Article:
Accordingly, it is an object of the present invention to provide a system and method for determining the-dark adapted pupil size of an eye.

Another object of the present invention is to provide a system and method for determining the dark adapted pupil size of an eye as a tool in ophthalmic laser surgery to include corneal sculpting procedures.

Yet another object of the present invention is to provide a system and method for determining the dark adapted pupil size of an eye that is surgically eye safe.

Other objects and advantages of the present invention will become more obvious hereinafter in the specification and drawings.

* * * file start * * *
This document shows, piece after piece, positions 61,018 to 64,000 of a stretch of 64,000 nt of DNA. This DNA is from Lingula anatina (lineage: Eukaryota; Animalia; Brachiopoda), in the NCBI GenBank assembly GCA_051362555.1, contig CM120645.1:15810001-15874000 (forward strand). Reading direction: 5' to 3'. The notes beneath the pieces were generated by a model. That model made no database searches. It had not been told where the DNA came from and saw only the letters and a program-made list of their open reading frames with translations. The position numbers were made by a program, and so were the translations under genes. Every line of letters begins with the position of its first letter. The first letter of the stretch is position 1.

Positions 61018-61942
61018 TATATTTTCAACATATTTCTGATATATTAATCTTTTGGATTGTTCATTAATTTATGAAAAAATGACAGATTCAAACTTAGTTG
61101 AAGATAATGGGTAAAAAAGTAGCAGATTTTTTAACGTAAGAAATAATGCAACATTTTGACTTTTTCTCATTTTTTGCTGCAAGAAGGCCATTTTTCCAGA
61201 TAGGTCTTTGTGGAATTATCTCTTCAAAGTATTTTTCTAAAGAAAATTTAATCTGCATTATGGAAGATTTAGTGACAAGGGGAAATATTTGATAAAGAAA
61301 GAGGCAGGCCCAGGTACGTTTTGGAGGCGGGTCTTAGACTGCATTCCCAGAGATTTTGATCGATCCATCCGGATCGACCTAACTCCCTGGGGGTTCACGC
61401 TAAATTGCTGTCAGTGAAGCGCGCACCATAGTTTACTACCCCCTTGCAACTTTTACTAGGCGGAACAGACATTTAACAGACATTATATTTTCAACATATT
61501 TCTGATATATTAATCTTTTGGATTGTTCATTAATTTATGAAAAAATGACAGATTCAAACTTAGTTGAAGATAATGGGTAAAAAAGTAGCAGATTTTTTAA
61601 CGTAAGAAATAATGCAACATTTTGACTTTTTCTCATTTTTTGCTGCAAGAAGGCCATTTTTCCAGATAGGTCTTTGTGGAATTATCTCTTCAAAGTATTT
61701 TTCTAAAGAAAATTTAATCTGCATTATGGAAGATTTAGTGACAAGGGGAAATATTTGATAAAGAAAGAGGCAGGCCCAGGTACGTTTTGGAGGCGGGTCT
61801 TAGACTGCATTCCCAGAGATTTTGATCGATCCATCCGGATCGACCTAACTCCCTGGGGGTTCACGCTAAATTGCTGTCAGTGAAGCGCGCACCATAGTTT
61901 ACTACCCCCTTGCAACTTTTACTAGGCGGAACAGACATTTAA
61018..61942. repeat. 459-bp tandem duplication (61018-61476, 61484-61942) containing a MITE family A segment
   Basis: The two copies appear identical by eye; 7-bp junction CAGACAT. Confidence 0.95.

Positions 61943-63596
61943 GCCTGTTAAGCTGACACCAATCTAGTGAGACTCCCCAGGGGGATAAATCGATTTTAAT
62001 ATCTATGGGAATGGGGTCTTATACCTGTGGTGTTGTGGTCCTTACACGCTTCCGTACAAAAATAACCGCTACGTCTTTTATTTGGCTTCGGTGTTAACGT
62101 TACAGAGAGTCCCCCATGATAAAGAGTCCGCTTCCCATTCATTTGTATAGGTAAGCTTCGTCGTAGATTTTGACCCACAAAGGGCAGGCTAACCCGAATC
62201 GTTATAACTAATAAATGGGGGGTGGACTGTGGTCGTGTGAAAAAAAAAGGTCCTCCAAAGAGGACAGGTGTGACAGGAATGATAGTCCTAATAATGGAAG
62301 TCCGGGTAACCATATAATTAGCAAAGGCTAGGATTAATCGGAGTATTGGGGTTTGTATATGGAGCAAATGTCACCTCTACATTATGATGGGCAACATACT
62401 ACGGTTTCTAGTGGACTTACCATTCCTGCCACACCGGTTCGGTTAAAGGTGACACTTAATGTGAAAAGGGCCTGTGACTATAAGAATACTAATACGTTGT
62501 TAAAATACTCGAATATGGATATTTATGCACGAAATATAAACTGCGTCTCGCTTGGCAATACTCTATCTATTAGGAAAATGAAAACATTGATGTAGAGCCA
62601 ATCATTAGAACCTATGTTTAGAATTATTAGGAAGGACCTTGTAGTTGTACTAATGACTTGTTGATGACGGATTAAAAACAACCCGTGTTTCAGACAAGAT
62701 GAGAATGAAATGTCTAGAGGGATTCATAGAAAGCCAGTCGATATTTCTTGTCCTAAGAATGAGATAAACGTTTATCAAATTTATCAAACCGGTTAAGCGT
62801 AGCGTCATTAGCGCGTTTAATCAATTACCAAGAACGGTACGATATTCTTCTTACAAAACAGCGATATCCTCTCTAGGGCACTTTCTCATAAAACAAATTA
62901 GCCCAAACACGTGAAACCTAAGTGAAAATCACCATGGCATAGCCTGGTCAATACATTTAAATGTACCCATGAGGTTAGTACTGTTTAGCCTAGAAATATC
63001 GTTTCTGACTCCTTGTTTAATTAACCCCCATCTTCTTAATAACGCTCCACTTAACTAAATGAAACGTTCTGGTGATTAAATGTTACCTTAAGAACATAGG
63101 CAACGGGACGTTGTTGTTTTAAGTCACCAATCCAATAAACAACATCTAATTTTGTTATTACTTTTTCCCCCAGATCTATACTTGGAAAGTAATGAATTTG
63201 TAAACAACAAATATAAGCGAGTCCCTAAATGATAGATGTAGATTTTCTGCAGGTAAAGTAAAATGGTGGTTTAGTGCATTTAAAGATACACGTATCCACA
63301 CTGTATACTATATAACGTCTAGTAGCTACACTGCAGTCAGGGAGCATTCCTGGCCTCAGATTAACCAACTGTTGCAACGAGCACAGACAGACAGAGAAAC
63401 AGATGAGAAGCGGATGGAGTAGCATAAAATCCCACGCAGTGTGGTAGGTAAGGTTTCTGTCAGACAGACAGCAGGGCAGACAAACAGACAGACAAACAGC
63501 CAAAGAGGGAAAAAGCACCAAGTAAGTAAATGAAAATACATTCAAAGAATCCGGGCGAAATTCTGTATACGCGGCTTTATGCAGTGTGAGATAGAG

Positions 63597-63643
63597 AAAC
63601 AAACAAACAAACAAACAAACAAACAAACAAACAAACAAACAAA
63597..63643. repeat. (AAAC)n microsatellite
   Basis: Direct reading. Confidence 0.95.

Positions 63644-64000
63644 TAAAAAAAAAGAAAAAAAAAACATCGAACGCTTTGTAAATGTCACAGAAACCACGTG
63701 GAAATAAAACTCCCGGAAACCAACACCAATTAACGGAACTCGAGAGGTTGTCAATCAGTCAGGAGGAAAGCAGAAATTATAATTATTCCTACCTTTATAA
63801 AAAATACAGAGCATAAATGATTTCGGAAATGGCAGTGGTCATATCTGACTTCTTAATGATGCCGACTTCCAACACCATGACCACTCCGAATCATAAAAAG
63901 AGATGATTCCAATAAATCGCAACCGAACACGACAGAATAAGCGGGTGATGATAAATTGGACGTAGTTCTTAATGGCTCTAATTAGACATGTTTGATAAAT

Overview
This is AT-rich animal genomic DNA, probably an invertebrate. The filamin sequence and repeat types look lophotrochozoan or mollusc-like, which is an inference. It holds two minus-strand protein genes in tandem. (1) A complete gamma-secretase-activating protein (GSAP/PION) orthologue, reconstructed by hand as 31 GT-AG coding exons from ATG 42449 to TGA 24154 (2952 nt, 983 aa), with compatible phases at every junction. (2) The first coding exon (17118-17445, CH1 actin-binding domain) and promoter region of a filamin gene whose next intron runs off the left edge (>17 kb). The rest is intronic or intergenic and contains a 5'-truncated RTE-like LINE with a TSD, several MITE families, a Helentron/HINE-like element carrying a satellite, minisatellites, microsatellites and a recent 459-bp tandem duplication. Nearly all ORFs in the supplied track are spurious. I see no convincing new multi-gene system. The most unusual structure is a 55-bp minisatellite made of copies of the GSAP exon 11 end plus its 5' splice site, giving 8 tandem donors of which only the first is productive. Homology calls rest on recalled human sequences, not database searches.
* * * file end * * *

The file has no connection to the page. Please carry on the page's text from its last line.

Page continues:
In accordance with the present invention, a system and method are provided for performing a reshaping of a cornea of an eye for improved vision. The system comprises a first apparatus for determining dark adapted pupil size of an eye; and a second apparatus for reshaping the cornea of the eye in an area approximately equal to the dark adapted pupil size as determined by the first apparatus. The preferable appartus for determining the dark adapted pupil size of an eye permits tracking the eye as ambient lighting is dimmed down to complete or near-complete darkness with an electrical control of a zoom mechanism. The zoom refers to adjusting the diameter of the spot pattern projected onto the eye. Feed back can be utilized to sense the return from the spots, and then to adjust the zoom so that the spot pattern diameter matches the pupil diameter. Laser ablation would then proceed over that circular region (maybe, plus a little outside). Alternatively, a video system with a circular cursor could be used in dim illumination to identify the position and diameter of the dilated pupil. The zoom mechanism has an electrical control for size adjustment of a beam optical radiation or a plurality of such radiation beams (either at a visible or infra-red wavelength) incident on a boundary coincident with the dark adapted pupil size of the eye. The first apparatus may also comprise delivery optics for focusing a plurality of optical radiation beams on a corresponding plurality of positions located on a boundary coincident with the pupil size of the eye to form a pattern. Zoom optics may be used for adjusting the pattern formed by the plurality of optical radiation beams incident on said corresponding plurality of positions. An optical receiving arrangement for detecting reflected energy from each of the plurality of positions is also employed to determine the dark adapted pupil size. The pattern formed by the plurality of optical radiation beams is equivalent to the dark adapted pupil size of the eye. The dark adapted pupil size is entered into a computer program for corneal sculpting.